Slut Shaming Must Stop

By Skylar Werner

Many people nowadays have been shamed for a surprising variety of things: height, hobbies, backgrounds — no matter what it is, people get shamed too often.

Slut-shaming is one of the most common forms of shaming that there is, and one of the most harmful.

Girls have been taunted at school or even outside of school because of what they do with their own body. Not many people have heard about it because who would want to talk about themselves being called a “slut”?

HHS staff have answered some questions on this issue of  slut-shaming. School social worker Ms. Millard and school psychologist Ms. Trocolar, have told us, “The best way to cope with this issue is to surround yourself with people who love you for you no matter what you do.”

M and T

Ms. Trocolar and Ms. Millard

They suggested that having positive people in your life who can help you defend against taunting by others makes it easier to cope.

School Psychologist Dr. Dimitry and school Social Worker Ms. Shepard both believe shaming someone is way worse than embarrassment.

“Embarrassment is over in a short amount of time but shaming actually goes to the ‘core’ and makes you think it defines you,” Ms. Shepard explains.

Dimitry and Shepard

Dr. Dimitry and Ms. Shepard

Shaming doesn’t actually define you. People who shame others are most likely insecure or struggling with their own identity, according to Dr. Dimitry, so having someone call you a certain name has nothing to do with who you are but makes a significant comment about who they are.

School Social Worker Mr. Sanchez and Student Assistance Counselor Ms. Koonin acknowledged that as unfair as it is, slut shaming is mostly a female issue. Men get “praised” for having a lot of women, Mr. Sanchez pointed out, but women get put down for having lots of men. “It’s sexist and not fair at all,” Ms. Koonin said.

Ozzie and

Mr. Sanchez and Ms. Koonin

Ms. Shepard said, “Women should be treated the same and people should not care what a person does with his or her own body.”

Slut-shaming needs to stop with this generation. Everyone has control of what they do with their body and it shouldn’t be anyone else’s business. What you think of yourself is so much more important. As long as you know your own worth and surround yourself with positive people, no one can hurt you.

Shaming Someone for Their Interests is Harmful

By Carolina Reyes

            Famed psychiatrist Karl A. Menninger once said,“The voice of the intelligence is drowned out by the roar of fear. It is ignored by the voice of desire. It is contradicted by the voice of shame. It is biased by hate and extinguished by anger. Most of all it is silenced by ignorance.”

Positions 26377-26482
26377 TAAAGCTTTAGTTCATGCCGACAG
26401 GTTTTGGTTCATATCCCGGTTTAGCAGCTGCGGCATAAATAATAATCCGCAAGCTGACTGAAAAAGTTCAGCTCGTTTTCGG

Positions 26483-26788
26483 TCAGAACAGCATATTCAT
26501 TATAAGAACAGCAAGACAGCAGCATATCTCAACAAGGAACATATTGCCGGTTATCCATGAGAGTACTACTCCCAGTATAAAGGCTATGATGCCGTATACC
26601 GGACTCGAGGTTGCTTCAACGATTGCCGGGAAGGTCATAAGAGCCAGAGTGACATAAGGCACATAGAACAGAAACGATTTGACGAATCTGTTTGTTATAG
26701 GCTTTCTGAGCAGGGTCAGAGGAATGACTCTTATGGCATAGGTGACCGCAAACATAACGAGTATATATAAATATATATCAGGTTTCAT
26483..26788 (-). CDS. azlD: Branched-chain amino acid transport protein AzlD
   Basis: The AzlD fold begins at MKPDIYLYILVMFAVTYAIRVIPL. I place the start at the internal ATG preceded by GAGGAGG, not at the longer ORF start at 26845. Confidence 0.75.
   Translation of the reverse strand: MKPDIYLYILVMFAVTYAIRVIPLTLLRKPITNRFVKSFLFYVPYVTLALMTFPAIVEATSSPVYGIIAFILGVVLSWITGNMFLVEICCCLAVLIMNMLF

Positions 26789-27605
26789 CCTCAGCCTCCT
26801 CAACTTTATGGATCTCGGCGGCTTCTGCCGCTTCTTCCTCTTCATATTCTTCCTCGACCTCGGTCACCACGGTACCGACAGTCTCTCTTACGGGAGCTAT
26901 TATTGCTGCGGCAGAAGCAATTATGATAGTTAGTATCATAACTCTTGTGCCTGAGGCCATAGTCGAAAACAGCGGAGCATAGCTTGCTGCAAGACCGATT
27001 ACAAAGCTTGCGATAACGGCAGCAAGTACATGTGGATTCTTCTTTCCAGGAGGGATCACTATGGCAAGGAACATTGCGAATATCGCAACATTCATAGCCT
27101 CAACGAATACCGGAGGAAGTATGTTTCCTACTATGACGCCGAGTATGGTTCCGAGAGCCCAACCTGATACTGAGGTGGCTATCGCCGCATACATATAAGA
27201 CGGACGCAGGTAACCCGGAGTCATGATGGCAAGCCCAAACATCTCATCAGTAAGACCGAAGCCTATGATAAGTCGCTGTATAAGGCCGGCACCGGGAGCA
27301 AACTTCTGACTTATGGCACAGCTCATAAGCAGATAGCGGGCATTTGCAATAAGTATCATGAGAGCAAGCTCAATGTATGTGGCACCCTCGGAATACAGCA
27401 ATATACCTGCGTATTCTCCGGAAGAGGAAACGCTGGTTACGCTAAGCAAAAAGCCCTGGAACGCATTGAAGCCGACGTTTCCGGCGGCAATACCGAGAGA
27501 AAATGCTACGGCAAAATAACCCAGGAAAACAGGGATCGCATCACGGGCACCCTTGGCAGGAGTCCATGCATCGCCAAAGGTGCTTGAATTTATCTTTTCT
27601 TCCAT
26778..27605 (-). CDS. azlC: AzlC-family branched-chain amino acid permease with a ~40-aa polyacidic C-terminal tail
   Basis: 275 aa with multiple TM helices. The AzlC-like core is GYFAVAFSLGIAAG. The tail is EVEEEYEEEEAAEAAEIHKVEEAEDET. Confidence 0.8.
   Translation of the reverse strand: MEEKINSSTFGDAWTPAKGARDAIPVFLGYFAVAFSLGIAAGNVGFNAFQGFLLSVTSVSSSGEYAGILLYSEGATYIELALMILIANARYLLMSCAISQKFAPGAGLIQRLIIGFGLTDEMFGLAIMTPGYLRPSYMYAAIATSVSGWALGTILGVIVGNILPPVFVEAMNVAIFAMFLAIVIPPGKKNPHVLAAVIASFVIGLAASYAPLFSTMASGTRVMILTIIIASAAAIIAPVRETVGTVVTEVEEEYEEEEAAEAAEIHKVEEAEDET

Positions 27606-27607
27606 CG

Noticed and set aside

Shaming has been an issue for a long time and as the years have passed, it seems to be getting easier and easier to shame people for small reasons.

In high school, teenagers like to form groups; you have the popular clique, the fringe group, the athletic group, the friendship circle, the nerds, the geeks, and then those who are seen as loners.

Most people feel the need to change themselves in order to fit in. For some reason society doesn’t allow anyone to be too different. HHS School Psychologist, Dr. Dimitry said, “If there are people who like things that aren’t the norm in a society, then other people will shame them because they don’t know how to react towards that person.”

Dr Dimitry

HHS School Psychiatrist Dr. Dimitry

Teens in high school sometimes think that it is okay to make others feel weird. It makes them critique and question those who aren’t into the same things, for example, the same kind of music, or reading, or a certain sport, or a sexual preference, or career goal. 

People don’t really understand the pain that other people go through after being shamed for their interests, but it is significant. HHS School Social Worker, Ms. Millard says, “Some of the reasons that people shame others is because they try so hard to not focus on their life and make themselves feel better.” People tend to blend in so that no one shames them but they could also shame others because they feel uncomfortable that those others are so willingly open about what they like and don’t care about what everyone says.

Millard 1

HHS School Social Worker Ms. Millard

Things can always get better. If people are being shamed for liking certain things then they should try to express how they feel to someone else.

HHS SChool Psychologist Ms. Trocolar says, “Support groups can help you get through this hard time and talking to someone can allow you to not feel alone.”

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HHS School Psychologist Ms. Trocolar

No one should be dealing with these kinds of problems alone. Hopefully people realize that it’s okay to have different interests and to have the freedom to be who they really are without being judged.